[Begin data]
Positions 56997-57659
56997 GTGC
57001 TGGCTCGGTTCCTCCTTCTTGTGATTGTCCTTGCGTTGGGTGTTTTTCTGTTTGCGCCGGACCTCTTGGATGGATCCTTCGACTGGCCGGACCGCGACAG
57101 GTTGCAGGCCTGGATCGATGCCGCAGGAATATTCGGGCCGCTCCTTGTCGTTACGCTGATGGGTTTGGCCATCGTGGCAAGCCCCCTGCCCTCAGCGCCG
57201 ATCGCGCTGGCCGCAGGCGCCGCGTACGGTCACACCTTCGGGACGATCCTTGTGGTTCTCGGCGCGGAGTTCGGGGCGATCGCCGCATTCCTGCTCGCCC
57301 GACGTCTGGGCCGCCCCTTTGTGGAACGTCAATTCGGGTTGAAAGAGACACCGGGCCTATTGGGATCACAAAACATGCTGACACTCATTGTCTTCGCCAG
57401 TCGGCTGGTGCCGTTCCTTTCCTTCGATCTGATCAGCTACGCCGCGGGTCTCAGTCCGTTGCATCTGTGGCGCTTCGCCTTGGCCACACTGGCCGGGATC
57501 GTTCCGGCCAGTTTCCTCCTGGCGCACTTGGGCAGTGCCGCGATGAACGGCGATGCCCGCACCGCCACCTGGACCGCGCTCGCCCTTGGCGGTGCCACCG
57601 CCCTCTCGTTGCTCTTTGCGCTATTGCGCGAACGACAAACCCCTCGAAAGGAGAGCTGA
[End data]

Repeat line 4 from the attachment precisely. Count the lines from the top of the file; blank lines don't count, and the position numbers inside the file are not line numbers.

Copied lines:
57101 GTTGCAGGCCTGGATCGATGCCGCAGGAATATTCGGGCCGCTCCTTGTCGTTACGCTGATGGGTTTGGCCATCGTGGCAAGCCCCCTGCCCTCAGCGCCG